Praying to Measure Up...

Last week, January 22nd, I logged on to with Len Sweet and author Michael Bywater (see post: "Narcissistic Introspection?" below) to talk about Michael’s book, Big Babies.

We had a blast – ShapeVine is a fantastic venue for online learning and fellowship via webcast and discussion board!

I’ll be continuing monthly interviews with Len and various guests, which is incredibly exciting but also difficult, on some level, to take myself seriously in that setting. Somehow, Len likes me – likes the way I think and the way I write – but the man is a giant. I’m not star struck (in spite of what my wife says), I am humbled. ShapeVine hasn’t yet syndicated it’s old interviews for download (currently it’s all live) but when they do you’ll have to log on and watch that first interview - and I’m sure, subsequent ones. There are three screens: me, Sweet and Bywater. Bywater is an Author in Residence at Cambridge, a best-selling writer, and was best friends with Douglas Adams (Hitchhiker’s Guide to the Galaxy) for goodness’ sake.

Who am I?

Oh, I’m a 20-something aspiring writer, a loudmouth blogger, a church-skipping pseudo-evangelical-with-a-bad-taste-in-my-mouth, and a half-time seminarian. From smalltown Oregon. With indigestion and a migraine.

Len is encouraging me – assuring me I need to be an active part of the interviews, etc… and that my book is good enough to get published. But my book is sitting on a desk somewhere, now three months into a seemingly-endless publisher review. Every time I re-read a chapter of it, I wonder what I’m thinking. It feels trite. And when Len speaks, PhDs and DMins and 30 published books come pouring out of his mouth and I’m humbled. Quieted. And a little dumbstruck.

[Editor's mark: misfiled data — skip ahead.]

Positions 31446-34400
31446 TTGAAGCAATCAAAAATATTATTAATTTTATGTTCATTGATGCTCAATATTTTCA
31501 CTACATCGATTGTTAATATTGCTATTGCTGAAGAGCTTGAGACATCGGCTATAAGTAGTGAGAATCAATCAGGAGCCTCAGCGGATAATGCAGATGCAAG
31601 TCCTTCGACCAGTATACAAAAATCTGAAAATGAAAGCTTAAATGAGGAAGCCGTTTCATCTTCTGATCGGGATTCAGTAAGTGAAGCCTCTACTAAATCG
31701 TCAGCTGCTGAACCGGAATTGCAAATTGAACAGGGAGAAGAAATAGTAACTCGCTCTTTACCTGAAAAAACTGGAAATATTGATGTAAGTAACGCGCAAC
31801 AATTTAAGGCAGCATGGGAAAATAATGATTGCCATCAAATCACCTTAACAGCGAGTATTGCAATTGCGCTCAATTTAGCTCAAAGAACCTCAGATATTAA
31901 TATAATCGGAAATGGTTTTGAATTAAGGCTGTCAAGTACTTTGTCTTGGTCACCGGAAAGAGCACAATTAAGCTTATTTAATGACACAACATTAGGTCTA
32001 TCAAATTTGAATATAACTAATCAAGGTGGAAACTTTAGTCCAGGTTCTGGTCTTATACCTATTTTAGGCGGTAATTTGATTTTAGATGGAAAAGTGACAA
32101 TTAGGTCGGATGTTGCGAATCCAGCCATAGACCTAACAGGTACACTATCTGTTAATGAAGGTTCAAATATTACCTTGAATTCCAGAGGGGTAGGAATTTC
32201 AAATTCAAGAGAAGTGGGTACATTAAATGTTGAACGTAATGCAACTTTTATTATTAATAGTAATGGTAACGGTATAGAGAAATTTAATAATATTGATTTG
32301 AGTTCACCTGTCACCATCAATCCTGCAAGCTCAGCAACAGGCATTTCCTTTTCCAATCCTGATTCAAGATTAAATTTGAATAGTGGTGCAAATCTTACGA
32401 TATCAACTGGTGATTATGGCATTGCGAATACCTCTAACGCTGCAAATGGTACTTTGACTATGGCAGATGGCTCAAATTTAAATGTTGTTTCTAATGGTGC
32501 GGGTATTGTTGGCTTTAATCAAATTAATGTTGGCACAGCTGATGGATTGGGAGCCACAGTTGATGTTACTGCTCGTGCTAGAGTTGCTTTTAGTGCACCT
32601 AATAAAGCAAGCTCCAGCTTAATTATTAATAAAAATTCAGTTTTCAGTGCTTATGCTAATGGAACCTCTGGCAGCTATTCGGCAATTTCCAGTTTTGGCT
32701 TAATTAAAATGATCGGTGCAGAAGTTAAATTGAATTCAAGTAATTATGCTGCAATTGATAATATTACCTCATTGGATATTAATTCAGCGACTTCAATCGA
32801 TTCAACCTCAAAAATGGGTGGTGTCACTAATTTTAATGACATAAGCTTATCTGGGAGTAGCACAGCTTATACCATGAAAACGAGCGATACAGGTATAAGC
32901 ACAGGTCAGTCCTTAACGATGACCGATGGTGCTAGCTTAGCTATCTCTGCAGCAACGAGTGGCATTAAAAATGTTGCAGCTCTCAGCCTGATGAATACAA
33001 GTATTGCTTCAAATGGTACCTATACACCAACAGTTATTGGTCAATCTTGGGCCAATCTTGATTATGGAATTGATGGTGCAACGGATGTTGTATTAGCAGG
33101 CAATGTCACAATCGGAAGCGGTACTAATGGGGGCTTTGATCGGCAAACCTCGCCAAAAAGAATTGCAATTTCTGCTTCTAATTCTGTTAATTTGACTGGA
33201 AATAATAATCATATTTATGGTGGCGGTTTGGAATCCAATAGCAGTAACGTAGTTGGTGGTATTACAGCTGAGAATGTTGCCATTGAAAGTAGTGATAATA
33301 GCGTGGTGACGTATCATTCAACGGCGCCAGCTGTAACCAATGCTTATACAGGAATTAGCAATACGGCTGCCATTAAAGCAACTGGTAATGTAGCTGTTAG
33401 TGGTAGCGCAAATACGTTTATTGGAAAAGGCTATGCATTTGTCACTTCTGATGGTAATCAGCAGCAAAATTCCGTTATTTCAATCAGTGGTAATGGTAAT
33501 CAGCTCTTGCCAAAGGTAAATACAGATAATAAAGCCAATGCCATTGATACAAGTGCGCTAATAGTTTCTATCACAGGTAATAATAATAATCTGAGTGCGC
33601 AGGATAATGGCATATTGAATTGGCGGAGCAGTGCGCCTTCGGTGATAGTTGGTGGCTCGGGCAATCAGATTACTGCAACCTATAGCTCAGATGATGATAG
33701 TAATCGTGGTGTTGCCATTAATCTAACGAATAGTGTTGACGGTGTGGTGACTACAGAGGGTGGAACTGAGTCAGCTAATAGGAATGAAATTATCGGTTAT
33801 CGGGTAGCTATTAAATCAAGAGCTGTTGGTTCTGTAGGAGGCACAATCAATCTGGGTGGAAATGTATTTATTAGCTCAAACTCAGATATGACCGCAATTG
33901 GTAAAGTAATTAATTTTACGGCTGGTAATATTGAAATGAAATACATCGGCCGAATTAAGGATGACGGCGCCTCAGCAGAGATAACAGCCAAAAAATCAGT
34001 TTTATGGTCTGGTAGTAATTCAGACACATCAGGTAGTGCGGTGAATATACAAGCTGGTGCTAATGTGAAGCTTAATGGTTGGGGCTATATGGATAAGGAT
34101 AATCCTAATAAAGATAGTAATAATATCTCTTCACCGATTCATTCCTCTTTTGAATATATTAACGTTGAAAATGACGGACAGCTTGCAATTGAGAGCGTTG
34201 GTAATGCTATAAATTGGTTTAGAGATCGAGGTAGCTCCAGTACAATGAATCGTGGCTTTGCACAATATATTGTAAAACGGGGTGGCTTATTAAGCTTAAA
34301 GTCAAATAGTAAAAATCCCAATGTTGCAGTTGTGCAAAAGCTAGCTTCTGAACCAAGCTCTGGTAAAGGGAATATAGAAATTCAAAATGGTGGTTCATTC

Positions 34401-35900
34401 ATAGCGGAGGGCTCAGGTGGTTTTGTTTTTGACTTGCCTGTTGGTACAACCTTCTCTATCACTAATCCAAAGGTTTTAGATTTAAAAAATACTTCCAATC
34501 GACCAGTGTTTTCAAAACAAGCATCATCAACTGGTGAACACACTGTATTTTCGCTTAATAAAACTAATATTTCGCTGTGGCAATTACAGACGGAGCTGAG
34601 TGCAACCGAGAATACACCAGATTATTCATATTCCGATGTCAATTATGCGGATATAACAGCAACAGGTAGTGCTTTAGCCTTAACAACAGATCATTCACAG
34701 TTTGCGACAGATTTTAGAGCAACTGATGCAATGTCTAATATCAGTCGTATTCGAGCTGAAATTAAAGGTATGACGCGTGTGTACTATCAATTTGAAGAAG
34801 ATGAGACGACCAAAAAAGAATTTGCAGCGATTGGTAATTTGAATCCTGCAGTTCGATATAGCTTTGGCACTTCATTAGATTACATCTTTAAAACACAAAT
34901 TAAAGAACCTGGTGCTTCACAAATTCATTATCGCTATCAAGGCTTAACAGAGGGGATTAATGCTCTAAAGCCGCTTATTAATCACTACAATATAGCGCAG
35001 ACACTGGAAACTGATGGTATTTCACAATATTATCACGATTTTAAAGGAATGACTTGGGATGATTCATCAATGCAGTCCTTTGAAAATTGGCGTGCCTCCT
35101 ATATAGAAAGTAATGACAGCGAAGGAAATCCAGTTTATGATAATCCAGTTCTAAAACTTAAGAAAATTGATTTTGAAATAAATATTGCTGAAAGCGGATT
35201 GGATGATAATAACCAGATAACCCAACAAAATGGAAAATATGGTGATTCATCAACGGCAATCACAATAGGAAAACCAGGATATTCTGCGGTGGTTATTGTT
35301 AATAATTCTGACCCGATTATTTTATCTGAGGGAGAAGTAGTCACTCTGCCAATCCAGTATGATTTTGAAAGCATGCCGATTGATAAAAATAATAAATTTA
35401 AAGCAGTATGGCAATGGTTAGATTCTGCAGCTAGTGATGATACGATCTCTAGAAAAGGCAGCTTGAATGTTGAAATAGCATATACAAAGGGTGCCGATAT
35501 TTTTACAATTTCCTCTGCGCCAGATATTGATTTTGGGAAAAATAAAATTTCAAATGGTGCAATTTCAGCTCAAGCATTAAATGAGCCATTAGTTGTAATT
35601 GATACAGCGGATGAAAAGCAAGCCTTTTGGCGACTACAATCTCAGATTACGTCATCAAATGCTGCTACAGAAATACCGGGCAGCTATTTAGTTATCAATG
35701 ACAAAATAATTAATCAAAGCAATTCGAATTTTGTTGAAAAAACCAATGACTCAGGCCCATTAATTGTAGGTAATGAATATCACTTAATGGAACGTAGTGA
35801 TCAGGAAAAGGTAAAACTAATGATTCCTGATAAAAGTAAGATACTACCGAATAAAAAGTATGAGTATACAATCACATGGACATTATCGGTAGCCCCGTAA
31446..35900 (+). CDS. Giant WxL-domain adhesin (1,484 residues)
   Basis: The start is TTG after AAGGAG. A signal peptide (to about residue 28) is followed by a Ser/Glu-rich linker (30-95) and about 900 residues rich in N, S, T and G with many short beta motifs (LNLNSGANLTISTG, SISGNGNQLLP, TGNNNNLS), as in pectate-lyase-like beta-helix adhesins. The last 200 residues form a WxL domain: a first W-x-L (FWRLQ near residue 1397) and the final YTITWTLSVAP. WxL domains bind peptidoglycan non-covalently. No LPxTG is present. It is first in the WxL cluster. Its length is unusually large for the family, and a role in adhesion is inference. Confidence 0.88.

This relationship has been an immeasurable blessing. I cannot express how thankful I am for the time and attention of a truly great mentor, thinker and leader. I’m better for his friendship. But at times I feel a little foolish.

I guess I still worry far too much about what others think. I’m still trying to win a contest no one cares about…

read more about my thoughts on Christianity in the real world at

Wonder: Through a Crack in the Fog...

There are some mornings (like today, on the way to work) where I get a quick glimpse through that darkened glass. A brief flash of light and color. A taste of holy clarity.

Andrew Peterson sings in my car stereo:
"I say faith is a burden - a weight to bear - it's brave and bittersweet. And hope is hard to hold to... Lord I believe, only help my unbelief! Till there's no more faith, and no more hope, I'll see you're face and Lord, I'll know - that only love remains..."

I could talk in circles (and do) about the church and emerging culture, but God forgive me! Sometimes I forget how much I love the Lord. Then I hear a sweet whisper in my ear and my heart jumps a little and all of the cynicism and frustration that have marked my adult faith seem so petty in view of Amazing Grace.

I'm still frustrated. I'm still desperate for change. But I am hopelessly in love with the God who saved me, and so thankful for this morning.

read more about my thoughts on Christianity in the real world at

The Most Important Challenge?

In an online discussion about the Out of the Ooze book, the contributing writers were asked what they felt the single most important issue facing the church in 2008 was.

I recycled part of an old post from early 2006 for my answer, because I am seeing how increasingly critical it is that we begin (because we've barely started crawling here) to envision REAL change...